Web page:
There have been considerable disruptions to China’s economy throughout 2021 with the economic downturns, COVID-19 restrictions, China-U.S. trade war, and power shortages. Heading into 2022, America’s rivalry with China is a significant issue. Effective from June 2022, the US bans imports from the cotton-rich region of Xinjiang unless authorities prove that there’s no forced labor.
However, with a GDP growth of over 5% (higher than the global average), China’s economic outlook is predicted to be bright. Nevertheless, the political environment and COVID-19 outbreaks will create supply chain bottlenecks.
To counter these impacts, the China government will give preference to economic stability and recovery. Despite the economic slowdown and closed borders, international trade has reached record-breaking levels. And as a result, companies sourcing from China continue to maintain a promising stance.
Trade and Sourcing from China, this 2022
Despite the economic downturn and the challenges faced by the China economy, there are reasons to stay positive in 2022. First, the relatively stable economy has increased productivity, which is good news for companies sourcing from China.
A 2021 report by the American Chamber of Commerce in Shanghai states that more than 72% of businesses have no plans to move their supply chains out of China for the next three years. These reports are close to the pre-trade war levels, which looks to stay that way in 2022. The remaining 28% plan to move some production but not all and still retain their footprint in China.
Medical devices, pharmaceuticals, automotive, industrial manufacturers, and non-consumer electronics are expected to see a high potential for growth in 2022. However, there are a few factors that affect China’s growth rate.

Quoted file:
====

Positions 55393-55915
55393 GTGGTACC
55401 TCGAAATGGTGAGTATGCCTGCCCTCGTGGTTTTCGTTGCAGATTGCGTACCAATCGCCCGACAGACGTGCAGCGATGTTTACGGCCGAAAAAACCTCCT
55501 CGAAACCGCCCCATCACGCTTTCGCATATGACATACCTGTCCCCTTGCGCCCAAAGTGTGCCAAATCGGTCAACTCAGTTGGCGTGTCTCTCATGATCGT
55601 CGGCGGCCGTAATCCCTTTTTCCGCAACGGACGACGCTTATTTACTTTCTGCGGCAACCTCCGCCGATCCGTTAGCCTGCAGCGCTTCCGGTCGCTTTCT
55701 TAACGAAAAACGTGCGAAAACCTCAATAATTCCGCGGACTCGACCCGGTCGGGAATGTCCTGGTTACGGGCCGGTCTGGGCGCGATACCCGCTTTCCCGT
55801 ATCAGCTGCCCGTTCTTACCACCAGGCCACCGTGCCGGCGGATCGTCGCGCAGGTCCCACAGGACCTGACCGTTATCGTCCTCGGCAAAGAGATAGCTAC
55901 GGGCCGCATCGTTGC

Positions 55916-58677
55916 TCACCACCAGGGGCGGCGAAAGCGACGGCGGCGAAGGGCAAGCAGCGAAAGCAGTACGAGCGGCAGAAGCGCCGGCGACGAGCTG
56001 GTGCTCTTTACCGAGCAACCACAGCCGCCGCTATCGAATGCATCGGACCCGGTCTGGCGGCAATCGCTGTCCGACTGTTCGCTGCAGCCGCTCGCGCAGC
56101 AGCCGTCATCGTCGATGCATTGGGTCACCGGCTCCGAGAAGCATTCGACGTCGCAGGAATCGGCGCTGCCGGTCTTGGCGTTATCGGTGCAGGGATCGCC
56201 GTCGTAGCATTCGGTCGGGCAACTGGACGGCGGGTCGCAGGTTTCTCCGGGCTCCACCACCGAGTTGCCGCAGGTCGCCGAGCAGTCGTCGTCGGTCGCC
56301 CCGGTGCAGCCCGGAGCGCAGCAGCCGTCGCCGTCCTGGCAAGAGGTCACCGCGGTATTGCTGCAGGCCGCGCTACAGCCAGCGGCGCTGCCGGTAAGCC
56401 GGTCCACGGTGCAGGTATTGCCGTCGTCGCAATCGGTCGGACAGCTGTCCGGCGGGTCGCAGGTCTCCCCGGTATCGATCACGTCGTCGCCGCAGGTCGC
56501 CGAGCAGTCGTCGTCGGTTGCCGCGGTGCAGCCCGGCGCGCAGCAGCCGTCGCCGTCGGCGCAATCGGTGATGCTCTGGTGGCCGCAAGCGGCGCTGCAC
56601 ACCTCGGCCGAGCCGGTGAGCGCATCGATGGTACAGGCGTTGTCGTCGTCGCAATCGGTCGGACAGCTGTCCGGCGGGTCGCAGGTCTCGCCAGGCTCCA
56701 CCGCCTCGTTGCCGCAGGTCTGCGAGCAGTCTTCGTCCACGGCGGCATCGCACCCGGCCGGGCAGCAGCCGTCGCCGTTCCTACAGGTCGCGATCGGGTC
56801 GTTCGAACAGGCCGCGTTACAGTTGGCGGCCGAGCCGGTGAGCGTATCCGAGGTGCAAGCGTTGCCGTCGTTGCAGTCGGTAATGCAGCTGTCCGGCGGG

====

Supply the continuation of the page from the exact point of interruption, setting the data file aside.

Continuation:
China’s one-child policy has an unforeseen impact on the economy. The low fertility rate means that the working population has already peaked. If fertility continues to below, there is a projected drop of 28% in the next three decades.
However, the government has taken the necessary steps and increased the limit to two children in 2016 and three in 2021.
While the population continues to decline, the China government has plans to offset the impact. For example, plans are underway to increase the retirement age and keep the older workers working for longer.
With China’s track record of economic reforms, experts expect China to catch up to 70% of the US level by 2050.
China aims to boost growth via innovative work and advanced technologies without relying on more workers and investment. However, it may not be as easy as it sounds. Europe is backing away from a significant trade agreement, and India closes its doors to Chinese technology.
Not to mention Americans’ distrust of China is at a record high of 76%. Of course, the human rights violation in Xinjiang and the blame game over the COVID-19 pandemic hasn’t helped either.
There has always been widespread doubt about China’s GDP. A study by the University of Chicago and the Chinese University of Hong Kong also suggests the same. Even the country’s leaders have acknowledged the same issue. This increases the doubts about China’s GDP data and growth reliability.
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